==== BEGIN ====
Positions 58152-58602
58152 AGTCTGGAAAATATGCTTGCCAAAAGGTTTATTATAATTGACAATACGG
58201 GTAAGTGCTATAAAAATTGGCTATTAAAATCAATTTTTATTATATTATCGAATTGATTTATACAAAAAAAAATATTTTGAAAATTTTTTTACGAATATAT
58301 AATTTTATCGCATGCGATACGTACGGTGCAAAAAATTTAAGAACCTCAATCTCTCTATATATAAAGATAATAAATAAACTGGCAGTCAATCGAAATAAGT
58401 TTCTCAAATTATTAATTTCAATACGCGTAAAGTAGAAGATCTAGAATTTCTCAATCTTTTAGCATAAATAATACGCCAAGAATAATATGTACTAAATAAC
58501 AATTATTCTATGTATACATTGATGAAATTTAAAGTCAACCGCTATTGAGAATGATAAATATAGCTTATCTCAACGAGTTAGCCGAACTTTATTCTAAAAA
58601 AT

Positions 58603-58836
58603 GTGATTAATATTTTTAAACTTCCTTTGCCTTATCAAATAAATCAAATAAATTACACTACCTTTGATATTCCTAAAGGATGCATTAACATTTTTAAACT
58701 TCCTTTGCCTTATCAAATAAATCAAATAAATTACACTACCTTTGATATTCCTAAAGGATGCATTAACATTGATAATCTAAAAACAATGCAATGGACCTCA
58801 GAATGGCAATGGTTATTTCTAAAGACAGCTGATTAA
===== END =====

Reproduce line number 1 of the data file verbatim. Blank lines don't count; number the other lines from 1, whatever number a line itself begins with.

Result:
Positions 58152-58602